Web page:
> "Secret Knowledge: Rediscovering the Lost Techniques of the
> Old Masters"
> Did anybody else see this? Basically it talks about how Jan Vermeer used a
> camera obscura to draw his images and Ingres used a camera lucida. Also, it
> speculates that concave mirrors were being used as far back as the 15th
> century by artists like Jan Van Eyck and Lorenzo Lotto to capture details
> for portraiture and difficult patterns and designs in cloth.
I saw a review of this book several weeks ago and was also intrigued.
Apparently, from what I've read in other sources, much of the development of
linear perspective in the Renaissance was due to tracings of images from the
camera obscura. I believe you can add Canaletto's Views of Venice to this.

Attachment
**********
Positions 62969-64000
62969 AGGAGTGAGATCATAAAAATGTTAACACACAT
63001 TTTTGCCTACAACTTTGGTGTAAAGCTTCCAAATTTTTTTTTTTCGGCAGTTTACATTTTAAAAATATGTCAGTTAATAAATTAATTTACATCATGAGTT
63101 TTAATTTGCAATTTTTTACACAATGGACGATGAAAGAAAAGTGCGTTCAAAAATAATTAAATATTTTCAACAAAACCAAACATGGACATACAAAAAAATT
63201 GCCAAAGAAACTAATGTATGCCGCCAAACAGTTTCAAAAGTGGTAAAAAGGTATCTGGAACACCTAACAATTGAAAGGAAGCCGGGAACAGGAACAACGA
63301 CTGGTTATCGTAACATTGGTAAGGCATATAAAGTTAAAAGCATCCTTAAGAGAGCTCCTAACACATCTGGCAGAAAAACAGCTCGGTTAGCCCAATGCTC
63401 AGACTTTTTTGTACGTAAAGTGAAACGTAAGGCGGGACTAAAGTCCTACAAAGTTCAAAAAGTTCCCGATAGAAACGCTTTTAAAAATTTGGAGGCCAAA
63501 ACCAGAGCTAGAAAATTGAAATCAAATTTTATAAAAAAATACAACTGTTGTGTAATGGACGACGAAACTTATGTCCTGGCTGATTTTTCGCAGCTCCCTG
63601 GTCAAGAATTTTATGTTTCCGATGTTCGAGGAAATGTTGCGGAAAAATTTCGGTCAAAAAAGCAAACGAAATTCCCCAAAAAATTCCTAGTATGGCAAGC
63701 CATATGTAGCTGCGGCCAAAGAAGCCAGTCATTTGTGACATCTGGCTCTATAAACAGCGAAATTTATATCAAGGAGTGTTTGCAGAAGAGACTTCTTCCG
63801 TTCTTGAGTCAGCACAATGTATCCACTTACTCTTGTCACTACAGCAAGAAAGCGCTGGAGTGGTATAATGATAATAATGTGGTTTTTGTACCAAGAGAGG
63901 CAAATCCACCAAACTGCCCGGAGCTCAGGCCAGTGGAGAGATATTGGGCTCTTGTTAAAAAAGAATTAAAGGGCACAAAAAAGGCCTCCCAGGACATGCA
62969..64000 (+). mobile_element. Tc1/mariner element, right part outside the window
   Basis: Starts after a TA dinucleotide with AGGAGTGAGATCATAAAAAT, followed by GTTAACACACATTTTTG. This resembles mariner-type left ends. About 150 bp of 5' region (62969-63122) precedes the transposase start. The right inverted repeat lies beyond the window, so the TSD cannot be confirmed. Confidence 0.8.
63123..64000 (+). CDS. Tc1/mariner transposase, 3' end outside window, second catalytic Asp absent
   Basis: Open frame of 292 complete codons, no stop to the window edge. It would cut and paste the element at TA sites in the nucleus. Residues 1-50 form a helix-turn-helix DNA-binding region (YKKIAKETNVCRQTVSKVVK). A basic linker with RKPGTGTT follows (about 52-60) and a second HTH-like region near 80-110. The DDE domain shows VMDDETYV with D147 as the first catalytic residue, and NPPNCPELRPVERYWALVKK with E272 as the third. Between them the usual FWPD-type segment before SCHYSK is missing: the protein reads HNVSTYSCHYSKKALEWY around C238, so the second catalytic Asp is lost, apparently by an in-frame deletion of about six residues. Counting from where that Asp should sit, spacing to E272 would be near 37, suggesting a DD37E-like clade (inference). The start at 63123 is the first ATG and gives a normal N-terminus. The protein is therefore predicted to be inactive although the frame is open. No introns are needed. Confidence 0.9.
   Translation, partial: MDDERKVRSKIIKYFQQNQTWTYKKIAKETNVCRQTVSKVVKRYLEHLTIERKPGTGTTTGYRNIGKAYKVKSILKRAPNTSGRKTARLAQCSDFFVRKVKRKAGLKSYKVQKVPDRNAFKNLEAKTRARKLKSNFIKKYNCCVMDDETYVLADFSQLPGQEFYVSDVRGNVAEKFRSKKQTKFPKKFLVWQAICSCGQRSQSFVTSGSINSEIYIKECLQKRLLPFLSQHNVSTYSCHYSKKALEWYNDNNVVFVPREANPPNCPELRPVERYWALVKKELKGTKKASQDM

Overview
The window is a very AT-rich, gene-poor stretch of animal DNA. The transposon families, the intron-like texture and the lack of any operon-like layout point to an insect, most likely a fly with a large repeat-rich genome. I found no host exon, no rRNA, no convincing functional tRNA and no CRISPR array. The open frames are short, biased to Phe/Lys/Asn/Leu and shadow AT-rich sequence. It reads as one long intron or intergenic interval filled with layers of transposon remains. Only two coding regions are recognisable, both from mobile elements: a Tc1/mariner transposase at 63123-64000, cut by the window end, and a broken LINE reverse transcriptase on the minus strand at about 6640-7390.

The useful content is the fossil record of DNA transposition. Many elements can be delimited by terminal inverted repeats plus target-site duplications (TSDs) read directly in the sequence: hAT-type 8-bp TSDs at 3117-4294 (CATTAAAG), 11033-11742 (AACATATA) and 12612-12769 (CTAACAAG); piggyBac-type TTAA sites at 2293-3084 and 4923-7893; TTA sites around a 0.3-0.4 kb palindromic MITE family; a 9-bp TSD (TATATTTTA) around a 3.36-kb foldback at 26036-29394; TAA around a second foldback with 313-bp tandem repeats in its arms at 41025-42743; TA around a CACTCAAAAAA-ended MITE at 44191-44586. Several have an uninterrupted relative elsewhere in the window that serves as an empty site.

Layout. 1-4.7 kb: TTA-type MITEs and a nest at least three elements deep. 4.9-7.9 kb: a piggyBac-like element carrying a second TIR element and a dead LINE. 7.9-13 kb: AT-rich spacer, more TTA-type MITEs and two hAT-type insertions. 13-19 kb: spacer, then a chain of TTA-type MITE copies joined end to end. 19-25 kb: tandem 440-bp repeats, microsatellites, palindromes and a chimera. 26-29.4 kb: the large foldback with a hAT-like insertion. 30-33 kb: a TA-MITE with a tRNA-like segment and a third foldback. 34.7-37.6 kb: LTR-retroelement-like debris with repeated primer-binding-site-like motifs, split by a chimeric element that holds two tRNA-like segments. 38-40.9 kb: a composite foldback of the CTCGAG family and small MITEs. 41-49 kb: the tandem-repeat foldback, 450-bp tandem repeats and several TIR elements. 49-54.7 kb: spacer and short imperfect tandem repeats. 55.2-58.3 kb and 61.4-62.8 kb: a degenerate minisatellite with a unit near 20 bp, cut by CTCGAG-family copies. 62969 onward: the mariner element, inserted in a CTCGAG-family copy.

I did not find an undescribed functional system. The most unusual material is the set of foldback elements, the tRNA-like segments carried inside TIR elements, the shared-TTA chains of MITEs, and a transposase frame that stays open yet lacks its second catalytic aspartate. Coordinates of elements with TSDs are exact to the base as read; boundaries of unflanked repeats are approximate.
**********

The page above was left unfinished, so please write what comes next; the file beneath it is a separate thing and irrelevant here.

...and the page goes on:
I think we have to take into consideration how the technology and science
was used to enhance the art. It wasn't simply copying but the use of the
tool to inform.
Think of technical innovations and how processes changed. The use of oil
paints, look what
"tubed" paint allowed the artist to do, the camera ...
BTW the current exhibit at the Philadelphia Museum of Art gives a
enlightened view on Eakins use of photography in his works.
I think there are BIG differences between using a tool to inform as opposed
to using a tool to simply trace and copy. The end justifies the means,
And perhaps why so many of us are annoyed with Kincaid. The reproducible
image is a valid art form, but I think that we are offended in some way that
Kincaid's end is marketing (as in the American way) and not informed ( as in
Today, I think, we are only beginning to realize the extent the computer
can aid as a relevant tool. Too much computer art is only a reproduction of
what could be done less easily/quickly by hand. I am anxiously awaiting the
real implications of the computer as a tool.
P.S. I don't like CBS gives a hoot what we think about Kincaid. Wasn't it
Morley Safer that trashed Modern art a few yars ago. And does anyone
remember the comments Andy Rooney made about teachers?